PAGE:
Prediction: 5 Travel Industry Trends to Watch For in 2018

By: Stephen Ekstrom | Fire Starter Brands' President

2017 is nearly done. It's time to take a look at what we can expect to see in 2018 that will impact visitors and change how we do business: For instance, in my conversations and work within the travel industry worldwide, I've noticed that faces keep getting younger, regardless of the business type or buyer/seller side of the table.

1. Younger Professionals

While it's no secret that those millennials have crept into the workforce - the US Census now reports that they are the largest living group. Preparing them for leadership is a challenge many organizations will face in 2018. A recent report by Bersin for Deloitte predicted that more than three million company leaders, would retire in 2017, leaving space for younger professionals and those with upward goals to take the reigns. 

Here are four more trends that you can expect to see in 2018...

2. More personalized digitally immersive experiences

 VR World Opening Night. | Image Credit: Kenny Rodriguez

VR World Opening Night. | Image Credit: Kenny Rodriguez

We've already seen a couple of openings in this realm lately with new attractions in New York, Las Vegas and Orlando. The excitement of digital media and its endless possibilities have captured the attention of investors looking to disrupt the attractions industry and cash in on the new technology.

Visitors want experiences to be personal and relatable on deeper, emotional planes. While we can't put every family name on the wall at Ellis Island, developers are looking for ways to deliver a that powerful unique experience to each visitor. Already, we are seeing VR World that give each guest their own headset & virtual world within which to explore a wide variety of scenarios. Handheld 3-D devices are appearing on sightseeing tours so that guests can see how street scapes may have appeared decades ago.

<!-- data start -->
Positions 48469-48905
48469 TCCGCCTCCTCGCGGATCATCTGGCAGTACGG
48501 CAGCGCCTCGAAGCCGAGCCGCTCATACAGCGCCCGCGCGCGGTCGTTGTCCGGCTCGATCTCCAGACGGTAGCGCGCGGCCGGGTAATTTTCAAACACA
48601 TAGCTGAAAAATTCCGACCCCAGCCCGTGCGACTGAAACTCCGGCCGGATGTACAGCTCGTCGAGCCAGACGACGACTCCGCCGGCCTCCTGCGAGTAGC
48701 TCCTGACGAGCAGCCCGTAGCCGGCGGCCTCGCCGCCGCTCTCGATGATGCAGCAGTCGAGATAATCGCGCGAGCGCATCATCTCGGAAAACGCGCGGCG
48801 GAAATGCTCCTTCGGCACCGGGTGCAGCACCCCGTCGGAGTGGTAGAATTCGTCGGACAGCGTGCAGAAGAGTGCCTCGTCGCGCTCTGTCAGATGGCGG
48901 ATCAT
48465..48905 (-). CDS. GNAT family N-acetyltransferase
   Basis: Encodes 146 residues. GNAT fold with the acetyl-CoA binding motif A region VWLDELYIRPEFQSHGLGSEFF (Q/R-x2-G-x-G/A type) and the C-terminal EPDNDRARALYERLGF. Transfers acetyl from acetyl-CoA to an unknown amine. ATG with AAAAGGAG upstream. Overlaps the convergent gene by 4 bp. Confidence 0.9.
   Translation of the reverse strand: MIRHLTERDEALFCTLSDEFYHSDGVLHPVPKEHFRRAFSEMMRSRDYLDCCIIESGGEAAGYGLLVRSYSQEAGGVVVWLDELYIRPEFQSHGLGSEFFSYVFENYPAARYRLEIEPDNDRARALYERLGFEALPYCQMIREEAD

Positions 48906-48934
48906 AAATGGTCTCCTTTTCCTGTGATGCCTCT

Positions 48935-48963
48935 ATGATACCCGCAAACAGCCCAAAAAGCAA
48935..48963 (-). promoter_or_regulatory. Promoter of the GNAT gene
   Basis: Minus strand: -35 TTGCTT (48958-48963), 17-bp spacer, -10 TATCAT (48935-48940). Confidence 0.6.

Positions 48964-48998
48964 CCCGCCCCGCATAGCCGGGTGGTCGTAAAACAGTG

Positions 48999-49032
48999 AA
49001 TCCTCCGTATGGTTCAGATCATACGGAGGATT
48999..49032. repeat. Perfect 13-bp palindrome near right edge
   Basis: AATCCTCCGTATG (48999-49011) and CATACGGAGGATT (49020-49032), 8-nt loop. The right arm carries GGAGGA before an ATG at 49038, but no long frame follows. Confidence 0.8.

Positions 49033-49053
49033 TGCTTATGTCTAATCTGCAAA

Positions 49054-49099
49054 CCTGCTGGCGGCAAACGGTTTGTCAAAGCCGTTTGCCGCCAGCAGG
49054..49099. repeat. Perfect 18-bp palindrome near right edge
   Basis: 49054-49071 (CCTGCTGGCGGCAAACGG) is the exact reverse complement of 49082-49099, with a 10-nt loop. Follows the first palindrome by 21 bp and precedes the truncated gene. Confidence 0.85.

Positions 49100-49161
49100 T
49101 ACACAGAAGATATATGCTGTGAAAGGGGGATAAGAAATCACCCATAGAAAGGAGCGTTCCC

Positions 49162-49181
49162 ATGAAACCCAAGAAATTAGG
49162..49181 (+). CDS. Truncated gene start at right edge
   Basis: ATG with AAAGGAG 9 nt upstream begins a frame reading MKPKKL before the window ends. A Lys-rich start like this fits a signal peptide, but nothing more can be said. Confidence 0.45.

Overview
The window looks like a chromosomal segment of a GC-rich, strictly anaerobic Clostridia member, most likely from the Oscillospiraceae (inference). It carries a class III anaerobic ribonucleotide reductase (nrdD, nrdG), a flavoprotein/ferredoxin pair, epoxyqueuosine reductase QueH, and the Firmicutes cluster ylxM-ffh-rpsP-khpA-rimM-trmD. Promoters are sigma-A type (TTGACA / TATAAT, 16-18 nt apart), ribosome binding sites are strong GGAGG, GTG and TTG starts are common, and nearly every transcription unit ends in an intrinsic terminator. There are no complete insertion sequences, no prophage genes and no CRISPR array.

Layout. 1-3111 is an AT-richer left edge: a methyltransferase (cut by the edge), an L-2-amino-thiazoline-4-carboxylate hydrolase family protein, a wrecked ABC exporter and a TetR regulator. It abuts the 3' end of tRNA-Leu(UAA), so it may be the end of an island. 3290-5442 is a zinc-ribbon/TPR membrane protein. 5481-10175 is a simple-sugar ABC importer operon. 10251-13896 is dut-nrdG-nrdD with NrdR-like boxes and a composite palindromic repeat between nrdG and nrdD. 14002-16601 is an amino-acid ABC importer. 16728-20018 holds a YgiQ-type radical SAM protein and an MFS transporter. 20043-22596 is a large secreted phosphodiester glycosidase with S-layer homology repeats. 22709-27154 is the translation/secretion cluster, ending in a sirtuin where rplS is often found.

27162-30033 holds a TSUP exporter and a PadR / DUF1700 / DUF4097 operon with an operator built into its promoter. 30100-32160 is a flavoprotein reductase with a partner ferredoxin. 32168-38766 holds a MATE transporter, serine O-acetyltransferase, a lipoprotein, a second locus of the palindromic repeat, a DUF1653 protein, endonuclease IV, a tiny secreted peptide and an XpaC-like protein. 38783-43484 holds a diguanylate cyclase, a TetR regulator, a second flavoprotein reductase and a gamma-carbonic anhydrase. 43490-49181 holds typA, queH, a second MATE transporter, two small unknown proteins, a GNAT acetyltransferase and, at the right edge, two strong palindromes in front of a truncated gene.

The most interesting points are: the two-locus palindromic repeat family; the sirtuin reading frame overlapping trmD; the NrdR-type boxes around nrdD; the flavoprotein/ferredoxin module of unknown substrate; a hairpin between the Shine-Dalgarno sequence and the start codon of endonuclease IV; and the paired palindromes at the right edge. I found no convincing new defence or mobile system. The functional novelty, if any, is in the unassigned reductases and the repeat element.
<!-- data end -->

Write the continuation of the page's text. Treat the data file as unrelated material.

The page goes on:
As the technology becomes more accessible and companies capture feedback from visitors, we are sure to see that the experience will become far more personalized. Building out these attractions will require a blend of the real world approach and the dive into the virtual deep.  

Takeaway: Smart attractions developers need to understand that the experience is always about the customer. Guests will continue to rave about facilities that allow them to feel like they are a part of something special. Those same visitors will pan those places that rely on technology without finding ways to connect with the consumer.

3. Closures & Turnover

When markets are good and visitor data show a strong upward curve, investors flood the market with new product. We've seen this in the last few years with some cities opening 30-40 new attractions, countless restaurants, top tier hotel brands and luxury transportation within the last two years alone. Each of these businesses is built to capture the high-spending tourist, relying on rich market projections to justify expensive fixed costs. 

As we've seen time and time again, the tour, travel and hospitality markets have their peaks and valleys. For every year when luxury travel takes the lead, there is another led by value travel. Unfortunately, product designed to satisfy only the highest spending customers struggle when the value of the dollar rises, corporate travel comes under greater scrutiny and those free wheeling travelers scale back their travel.

These "new" companies will need to take a hard look at their business models, pricing structure and overhead to make it through market volatility. Many will not be able to renegotiate their leases, build increased value perception at current price levels and recover from early reviews that questioned the cost of the product. When this happens - business fail, great sales people will find themselves looking for opportunities in tighter markets and established companies will be quick to snatch up great talent.